2. Karen A. Fentress says:

    A fine post Randy. Thank you for sharing your thoughts. Keep writing. Best, Karen

    • randyneff says:

      Hi, Karen! Thank you for taking a minute to read and resond. It’s great to hear from you.
      I will certainly keep writing … as long as I think I have something worth writing. I hope you’ll keep reading & sharing your ideas too. Hope to see you again soon …


  3. Denise says:

    Well dear one, you have done it again. Sometimes the very best way to make people take notice is to shock them a little first! It IS sad to think that a school is such a hot source of such “put downs” and insults but youth are often worse than adults. Think James said it best “with the tounge we praise our Lord and Father and with it we curse men who have been made is God’s likeness.” (James 3:9) I know how I have always felt when anyone said anything against one of my girls, can you imagine how it hurts God to hear us say ugly things against any of His children? Thanks for reminding us that we need to watch our tounge and use it to encourage and build not breakdown and destroy. Keep ’em coming, brother…I love ’em.

  4. randyneff says:

    Thank you, Denise! You’re one of my greatest cheerleaders, and it’s so nice having you in my corner … I’m in yours, too! Keep pressing on!

  5. cathy burnham mick says:

    How much like Vicky you are, and how worthy of the great love she had for you. When my girls were little, I was so careful to never say anything they did was “stupid”, because kids will live up to whatever potential you give them. Amen my friend.

    • randyneff says:


      And how wonderful it is to hear from you! Thank you for such kind and uplifting words.
      This has to be the most touching thing spoken to me in many years. Vicky was (and continues
      to be) a shining light and an angel in my life … oh how I love her… and miss her. She
      and Mike both left an indelible mark on this world. All of us who got to bask in their light
      are better people for having received such a gift.

      I’m so excited that you found my blog. I hope you’ll come back again and again. And please,
      please, pleaase keep in touch. Much love to you & yours …


      • cathy burnham mick says:

        Same to you my extra brother. There isn’t one day that I don’ t thank God that He gave me Vicky as a friend and a sister. I always remember how thrilled she used to be when you came home. Her smile could light up the world, and my soul. I miss her so much. Love you and your whole family dearly. Ps, technologically impaired, found this somehow by accident from your facebook post.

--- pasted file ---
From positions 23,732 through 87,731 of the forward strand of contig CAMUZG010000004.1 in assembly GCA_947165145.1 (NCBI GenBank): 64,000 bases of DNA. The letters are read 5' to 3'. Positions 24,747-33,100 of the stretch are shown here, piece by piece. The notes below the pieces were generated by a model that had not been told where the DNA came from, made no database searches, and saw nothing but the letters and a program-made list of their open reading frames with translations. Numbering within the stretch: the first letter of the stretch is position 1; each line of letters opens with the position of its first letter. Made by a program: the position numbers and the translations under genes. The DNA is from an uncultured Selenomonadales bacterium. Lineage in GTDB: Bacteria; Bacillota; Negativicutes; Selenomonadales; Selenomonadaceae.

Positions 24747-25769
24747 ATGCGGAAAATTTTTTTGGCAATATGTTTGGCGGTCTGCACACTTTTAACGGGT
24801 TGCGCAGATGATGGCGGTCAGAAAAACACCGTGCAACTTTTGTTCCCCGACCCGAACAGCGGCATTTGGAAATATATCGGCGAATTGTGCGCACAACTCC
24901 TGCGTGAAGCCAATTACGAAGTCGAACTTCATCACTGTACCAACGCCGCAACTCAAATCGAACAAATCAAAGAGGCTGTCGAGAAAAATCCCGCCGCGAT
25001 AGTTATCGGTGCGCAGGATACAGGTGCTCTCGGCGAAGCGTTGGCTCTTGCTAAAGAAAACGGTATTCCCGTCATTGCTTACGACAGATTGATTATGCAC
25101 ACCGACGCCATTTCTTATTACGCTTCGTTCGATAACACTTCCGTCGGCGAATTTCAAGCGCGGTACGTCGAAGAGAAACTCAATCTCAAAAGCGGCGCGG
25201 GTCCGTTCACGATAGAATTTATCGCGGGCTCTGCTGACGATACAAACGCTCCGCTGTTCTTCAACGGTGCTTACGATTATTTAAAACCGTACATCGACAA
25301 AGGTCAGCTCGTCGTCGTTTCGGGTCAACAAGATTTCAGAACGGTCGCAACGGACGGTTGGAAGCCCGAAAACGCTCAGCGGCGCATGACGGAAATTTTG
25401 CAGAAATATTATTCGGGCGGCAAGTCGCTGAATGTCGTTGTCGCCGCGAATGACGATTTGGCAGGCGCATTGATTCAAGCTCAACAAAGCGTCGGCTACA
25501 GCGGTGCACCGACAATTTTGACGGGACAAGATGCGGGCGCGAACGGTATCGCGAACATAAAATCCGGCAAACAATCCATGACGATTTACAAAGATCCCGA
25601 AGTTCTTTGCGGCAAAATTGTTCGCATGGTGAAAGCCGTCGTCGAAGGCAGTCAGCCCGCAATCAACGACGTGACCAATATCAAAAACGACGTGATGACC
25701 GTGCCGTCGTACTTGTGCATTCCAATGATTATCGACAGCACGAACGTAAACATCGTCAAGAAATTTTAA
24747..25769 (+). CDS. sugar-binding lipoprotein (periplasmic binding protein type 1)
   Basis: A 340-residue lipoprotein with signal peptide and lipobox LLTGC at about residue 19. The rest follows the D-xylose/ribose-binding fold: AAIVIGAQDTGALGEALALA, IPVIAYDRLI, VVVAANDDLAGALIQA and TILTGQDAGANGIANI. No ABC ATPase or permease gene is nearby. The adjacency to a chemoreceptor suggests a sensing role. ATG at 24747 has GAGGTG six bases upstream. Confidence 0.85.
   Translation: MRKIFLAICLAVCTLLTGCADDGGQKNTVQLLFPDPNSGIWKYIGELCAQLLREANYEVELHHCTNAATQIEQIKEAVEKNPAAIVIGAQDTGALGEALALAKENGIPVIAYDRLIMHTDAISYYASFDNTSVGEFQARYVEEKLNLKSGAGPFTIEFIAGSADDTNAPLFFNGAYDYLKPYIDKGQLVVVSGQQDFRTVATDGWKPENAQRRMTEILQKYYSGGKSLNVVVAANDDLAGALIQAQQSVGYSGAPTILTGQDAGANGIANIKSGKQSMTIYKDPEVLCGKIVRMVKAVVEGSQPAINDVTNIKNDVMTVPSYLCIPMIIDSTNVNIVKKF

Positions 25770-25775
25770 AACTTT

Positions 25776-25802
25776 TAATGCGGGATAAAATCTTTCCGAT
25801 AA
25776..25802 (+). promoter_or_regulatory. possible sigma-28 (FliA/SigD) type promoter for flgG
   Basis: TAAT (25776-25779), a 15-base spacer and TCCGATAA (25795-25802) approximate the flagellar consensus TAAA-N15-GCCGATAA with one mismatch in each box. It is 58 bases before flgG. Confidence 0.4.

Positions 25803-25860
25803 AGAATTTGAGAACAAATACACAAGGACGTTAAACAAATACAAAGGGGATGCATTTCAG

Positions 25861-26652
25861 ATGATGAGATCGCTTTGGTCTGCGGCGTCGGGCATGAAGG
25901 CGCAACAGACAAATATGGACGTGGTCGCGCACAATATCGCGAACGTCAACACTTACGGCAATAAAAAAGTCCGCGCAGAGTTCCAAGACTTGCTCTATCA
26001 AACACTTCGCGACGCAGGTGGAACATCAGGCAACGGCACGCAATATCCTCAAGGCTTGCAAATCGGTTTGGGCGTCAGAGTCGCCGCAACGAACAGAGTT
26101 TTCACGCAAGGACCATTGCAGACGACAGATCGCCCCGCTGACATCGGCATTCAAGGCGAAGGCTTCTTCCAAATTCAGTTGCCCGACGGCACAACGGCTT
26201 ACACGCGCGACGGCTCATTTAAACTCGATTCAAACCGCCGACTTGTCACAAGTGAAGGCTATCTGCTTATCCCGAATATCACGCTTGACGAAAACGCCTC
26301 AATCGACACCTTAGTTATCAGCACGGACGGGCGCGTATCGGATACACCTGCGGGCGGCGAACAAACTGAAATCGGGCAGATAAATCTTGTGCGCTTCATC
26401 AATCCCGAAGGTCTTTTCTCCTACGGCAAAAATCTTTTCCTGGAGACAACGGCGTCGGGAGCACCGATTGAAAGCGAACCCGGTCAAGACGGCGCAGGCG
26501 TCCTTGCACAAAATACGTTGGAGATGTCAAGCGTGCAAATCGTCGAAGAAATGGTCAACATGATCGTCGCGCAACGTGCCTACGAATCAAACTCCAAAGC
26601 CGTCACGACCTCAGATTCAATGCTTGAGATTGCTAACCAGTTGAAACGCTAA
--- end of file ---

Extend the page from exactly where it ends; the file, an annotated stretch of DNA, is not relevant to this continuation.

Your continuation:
6. Ben W. says:

    Hi Randy,

    Well done. The unfortunate truth is that it is a lot easier to speak those words than it is to read them. The fortunate Truth is how blessed we are to have a Lord who; although saddened by the words, finds the Grace to forgive and love us when we do.

    Thank you Cousin for continuing to make us think.

    • randyneff says:

      Brilliantly stated, Ben. And it’s great to hear from you …
      thank you for taking the time and effort to be a part of
      this. I hope I’ll get to see you sometime soon at a family
      reunion or some type of get-together. Until then, please come
      back again, bro.


  7. Doug Tennant says:

    Randy, as the recipient of quite a few of those “Exhibit A” terms, your blog made a few old scars sting more than I’d like to admit. There are still a couple guys I wonder what I ever did to make them hate me so much. But. I’m blessed to know in comparison how truly wonderful it is to be forgiven, beautiful, brilliant, a prince, likeable, and indeed, ** worth dying for ** by my God. My heart can’t contain my joy. Those other guys? They must have had their own miseries to make them try to feel better by tearing someone else down, which is usually the case. No wonder we’re advised to turn the other cheek and love our enemies. My biggest problem, remembering those guys, is when I turn the other cheek, not inviting them to kiss it. Indescribable joy is a peculiar revenge. :o)

    • randyneff says:

      You just elevated this thing from the realm of the theoretical to that of reality, Doug.
      I have to admit that it’s a bit easier and less threatening for me to function in the realm of theory and ideas. When reality comes knocking, then things take on a whole new tenor. Let me say that I’m grieved by the things you’ve endured at the hands (or more accurately, mouths) of others. And yes, it’s a pretty sure bet that the purveyors of your pain are (or were) lost in the darkness of their own miseries and blindness as well. Nonetheless, I’m inspired by your ability to retain perspective, grace, and hope in the wake of it. I’m honored to call you a friend, and I hope I’ll get to cross your path in person some time soon. Onward and upward, bro. Thank you for being a vital part of this.